Daily Devotion for August 27, 2012
Our Father, who art in heaven, hallowed be thy name. Thy kingdom come; Thy will be done, on earth as it is in heaven. Give us this day our daily bread, and forgive us our trespasses, as we forgive those who trespass against us. And lead us not into temptation, but deliver us from evil.
For Thine is the kingdom, and the power, and the glory, forever and ever.
This impossibly beautiful Russian Orthodox hymn is sung a capella, in the old style.
"Hallelujah. Behold, the bridegroom comes in the middle of the night. Blessed is the servant whom he shall find watching."
Prayer for the Morning
Heavenly Father, let me live this day as the gift it is, for You have truly blessed me to live it. And if I may suffer, I will carry with me the certainty that one day I will see You face to face, a day when all things will become clear and my pain will be made whole through the grace of Christ, my God. Blessed be you, oh Lord my God, and blessed be the day you have given me.
Prayer for Personal Conduct (from 1 Timothy)
Lord God, I pray that this day my conduct will be like that you have set for your clergy, above reproach. May I be this day temperate, sensible, respectable, hospitable, able to teach, not given to drunkenness, and not violent, but gentle. May I never be quarrelsome, always seeking peace even in disagreement, and may my love be for you and my fellow man, not for money. I pray that I manage my own household well. If I have any children in my charge, I pray to that I may take the time to see that they are in control and behaving with proper respect. Grant me a good reputation with outsiders, so that I will not fall into disgrace and the snare of the devil. This I pray through my Lord Christ, whose love and attention ever gave us an example of conduct,
As I travel through the rest of my day, may the God of hope fill me with all joy and peace in believing, so that by the power of the Holy Spirit I may abound in hope.
Think of the day ahead in terms of God with you, and visualize health, strength, guidance, purity, calm confidence, and victory as the gifts of His presence.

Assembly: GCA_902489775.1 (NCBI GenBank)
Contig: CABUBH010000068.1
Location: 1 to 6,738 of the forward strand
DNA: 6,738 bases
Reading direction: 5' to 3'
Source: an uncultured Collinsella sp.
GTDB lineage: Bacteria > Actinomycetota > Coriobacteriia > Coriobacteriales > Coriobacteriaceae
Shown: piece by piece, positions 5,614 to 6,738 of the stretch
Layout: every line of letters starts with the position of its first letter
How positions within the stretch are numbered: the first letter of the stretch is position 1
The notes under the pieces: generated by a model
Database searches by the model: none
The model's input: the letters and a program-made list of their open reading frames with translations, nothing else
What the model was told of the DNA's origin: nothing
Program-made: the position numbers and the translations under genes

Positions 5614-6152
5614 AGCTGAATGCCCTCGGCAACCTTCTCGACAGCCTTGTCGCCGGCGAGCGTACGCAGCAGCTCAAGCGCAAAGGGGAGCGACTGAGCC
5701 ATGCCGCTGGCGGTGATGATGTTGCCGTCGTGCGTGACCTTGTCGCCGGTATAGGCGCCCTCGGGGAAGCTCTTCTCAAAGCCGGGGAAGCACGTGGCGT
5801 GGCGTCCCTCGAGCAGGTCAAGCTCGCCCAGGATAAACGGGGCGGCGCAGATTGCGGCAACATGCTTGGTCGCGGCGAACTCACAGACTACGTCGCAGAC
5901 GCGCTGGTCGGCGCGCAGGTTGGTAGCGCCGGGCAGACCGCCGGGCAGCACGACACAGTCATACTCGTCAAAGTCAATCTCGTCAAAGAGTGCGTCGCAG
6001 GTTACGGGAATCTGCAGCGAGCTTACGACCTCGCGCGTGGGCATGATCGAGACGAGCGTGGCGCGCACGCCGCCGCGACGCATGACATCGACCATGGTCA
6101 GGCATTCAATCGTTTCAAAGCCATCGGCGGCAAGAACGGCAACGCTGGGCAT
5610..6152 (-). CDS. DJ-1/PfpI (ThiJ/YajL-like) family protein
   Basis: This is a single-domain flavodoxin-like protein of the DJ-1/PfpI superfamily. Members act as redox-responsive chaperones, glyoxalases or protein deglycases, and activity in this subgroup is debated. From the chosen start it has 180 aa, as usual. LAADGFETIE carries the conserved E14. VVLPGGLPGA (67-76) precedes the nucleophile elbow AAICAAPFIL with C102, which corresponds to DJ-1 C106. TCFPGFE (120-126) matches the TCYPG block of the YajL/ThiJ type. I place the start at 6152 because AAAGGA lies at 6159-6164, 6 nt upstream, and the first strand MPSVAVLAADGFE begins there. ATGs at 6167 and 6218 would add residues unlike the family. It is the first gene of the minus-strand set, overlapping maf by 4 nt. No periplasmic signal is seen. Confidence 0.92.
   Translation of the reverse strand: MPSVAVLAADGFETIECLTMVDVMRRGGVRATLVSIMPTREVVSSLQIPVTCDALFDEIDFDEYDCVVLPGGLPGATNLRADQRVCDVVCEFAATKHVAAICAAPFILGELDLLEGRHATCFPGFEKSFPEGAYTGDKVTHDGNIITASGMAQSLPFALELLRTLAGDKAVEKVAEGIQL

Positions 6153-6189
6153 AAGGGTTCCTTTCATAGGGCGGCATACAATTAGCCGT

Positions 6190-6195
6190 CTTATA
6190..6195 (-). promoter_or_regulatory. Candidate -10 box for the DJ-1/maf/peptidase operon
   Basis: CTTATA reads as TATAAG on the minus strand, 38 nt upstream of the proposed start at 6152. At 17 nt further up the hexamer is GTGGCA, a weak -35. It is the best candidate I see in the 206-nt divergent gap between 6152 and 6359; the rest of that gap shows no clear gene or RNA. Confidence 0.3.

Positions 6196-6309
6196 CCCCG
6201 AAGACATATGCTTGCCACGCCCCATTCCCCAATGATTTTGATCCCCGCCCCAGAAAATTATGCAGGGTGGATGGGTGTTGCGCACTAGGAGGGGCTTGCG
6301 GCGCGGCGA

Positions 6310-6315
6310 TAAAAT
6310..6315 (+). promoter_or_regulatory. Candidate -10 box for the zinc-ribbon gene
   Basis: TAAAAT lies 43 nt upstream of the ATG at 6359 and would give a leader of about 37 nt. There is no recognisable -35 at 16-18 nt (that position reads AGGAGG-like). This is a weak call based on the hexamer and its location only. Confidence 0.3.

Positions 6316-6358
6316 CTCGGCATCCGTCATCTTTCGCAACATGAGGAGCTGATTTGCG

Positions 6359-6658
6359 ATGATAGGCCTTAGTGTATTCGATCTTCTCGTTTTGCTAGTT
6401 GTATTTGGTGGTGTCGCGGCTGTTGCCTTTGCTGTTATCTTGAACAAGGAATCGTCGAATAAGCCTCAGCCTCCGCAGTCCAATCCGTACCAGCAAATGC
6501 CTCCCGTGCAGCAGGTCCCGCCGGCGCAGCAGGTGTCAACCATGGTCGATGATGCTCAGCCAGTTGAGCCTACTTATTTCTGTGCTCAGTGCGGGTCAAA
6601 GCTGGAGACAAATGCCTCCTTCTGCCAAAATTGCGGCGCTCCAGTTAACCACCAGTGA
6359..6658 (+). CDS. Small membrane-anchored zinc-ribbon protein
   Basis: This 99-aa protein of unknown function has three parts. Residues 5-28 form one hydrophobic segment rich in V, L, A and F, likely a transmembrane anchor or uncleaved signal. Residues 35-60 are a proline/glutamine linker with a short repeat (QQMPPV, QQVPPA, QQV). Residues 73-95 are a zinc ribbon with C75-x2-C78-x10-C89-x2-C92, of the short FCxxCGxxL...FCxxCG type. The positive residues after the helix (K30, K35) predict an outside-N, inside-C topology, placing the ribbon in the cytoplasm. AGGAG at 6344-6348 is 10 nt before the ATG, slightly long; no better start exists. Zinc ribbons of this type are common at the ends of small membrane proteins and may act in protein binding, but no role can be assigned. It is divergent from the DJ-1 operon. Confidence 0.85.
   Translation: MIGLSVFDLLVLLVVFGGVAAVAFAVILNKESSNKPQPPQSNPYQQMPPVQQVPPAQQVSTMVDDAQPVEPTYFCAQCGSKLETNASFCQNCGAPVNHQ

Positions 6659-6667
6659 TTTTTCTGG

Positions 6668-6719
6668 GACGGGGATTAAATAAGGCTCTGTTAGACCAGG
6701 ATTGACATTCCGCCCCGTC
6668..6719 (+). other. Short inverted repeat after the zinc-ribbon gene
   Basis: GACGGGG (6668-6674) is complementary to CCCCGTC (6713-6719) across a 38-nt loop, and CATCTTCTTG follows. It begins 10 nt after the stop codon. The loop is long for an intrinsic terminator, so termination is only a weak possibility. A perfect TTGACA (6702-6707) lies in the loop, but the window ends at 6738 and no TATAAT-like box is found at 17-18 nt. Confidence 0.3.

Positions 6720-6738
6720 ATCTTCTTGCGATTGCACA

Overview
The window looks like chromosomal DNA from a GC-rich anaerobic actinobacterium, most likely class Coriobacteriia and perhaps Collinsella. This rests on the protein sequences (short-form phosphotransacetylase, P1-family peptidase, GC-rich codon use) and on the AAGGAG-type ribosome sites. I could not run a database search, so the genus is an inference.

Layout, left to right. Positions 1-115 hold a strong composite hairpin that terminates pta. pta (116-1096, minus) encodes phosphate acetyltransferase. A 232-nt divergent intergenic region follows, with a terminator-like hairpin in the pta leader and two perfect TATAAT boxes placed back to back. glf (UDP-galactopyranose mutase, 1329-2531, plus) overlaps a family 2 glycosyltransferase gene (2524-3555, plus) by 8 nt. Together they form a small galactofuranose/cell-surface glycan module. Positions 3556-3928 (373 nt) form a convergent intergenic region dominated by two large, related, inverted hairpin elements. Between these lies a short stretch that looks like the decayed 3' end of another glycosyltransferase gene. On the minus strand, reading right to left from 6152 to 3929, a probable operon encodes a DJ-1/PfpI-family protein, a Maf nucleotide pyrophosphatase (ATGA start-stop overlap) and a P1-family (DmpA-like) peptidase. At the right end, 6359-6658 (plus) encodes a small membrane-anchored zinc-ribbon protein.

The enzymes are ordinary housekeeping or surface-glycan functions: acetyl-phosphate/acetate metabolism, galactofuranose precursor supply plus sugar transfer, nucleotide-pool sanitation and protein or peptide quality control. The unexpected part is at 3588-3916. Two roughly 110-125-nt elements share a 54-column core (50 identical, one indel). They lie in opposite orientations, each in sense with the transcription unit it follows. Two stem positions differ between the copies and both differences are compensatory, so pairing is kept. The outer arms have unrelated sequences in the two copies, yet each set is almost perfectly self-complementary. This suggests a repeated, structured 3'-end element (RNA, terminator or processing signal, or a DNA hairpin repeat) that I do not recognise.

Shaking Things Up
Sometimes your medicine bottle has on it, "shake well before using." That is what God has to do with some of His people. He has to shake them well before they are ever usable.
~ Vance Havner
1 Corinthians 13:1-3 (ESV)
Faith, Hope, and Charity 
If I speak in the tongues of men and of angels, but have not love, I am a noisy gong or a clanging cymbal.
And if I have prophetic powers, and understand all mysteries and all knowledge, and if I have all faith, so as to remove mountains, but have not love, I am nothing.
If I give away all I have, and if I deliver up my body to be burned, but have not love, I gain nothing.
Notes on the Scripture
Today begins Paul's great poetic passage on love; if you have ever been to a wedding, you have certainly heard it. An odd thing about the passage, though, is that it does not begin here. The preceding chapters dealt with boasting, stature in the church community, and other ways we deal with each other, and at the very end of Chapter 12 is a line that makes no sense: "And I will show you a still more excellent way."
The chapters of the Bible books are generally artificial, imposed by translators to break it up; and sometimes they are not placed properly. This passage is a continuation of the long discussion about people with different roles being like different parts of a human body, to refute the tendency to rank church members in status by their gifts, duties, or prominence. The long passage developing the idea that we are all members of the body of Christ is descriptive.
Chapter 13 then calls us to action. It teaches us how to reflect and live the truth established in the text immediately before it. Looking at Chapter 12, we can see that the references to "speaking in the tongues of angels", "understanding all knowledge", or "having all faith": these are the more exalted gifts that Paul has just described in the first part of the passage.
Paul's message on faith, hope, and love is a brilliant standalone passage on the importance of love. But it is even more brilliant when read in the correct context of the preceding chapter.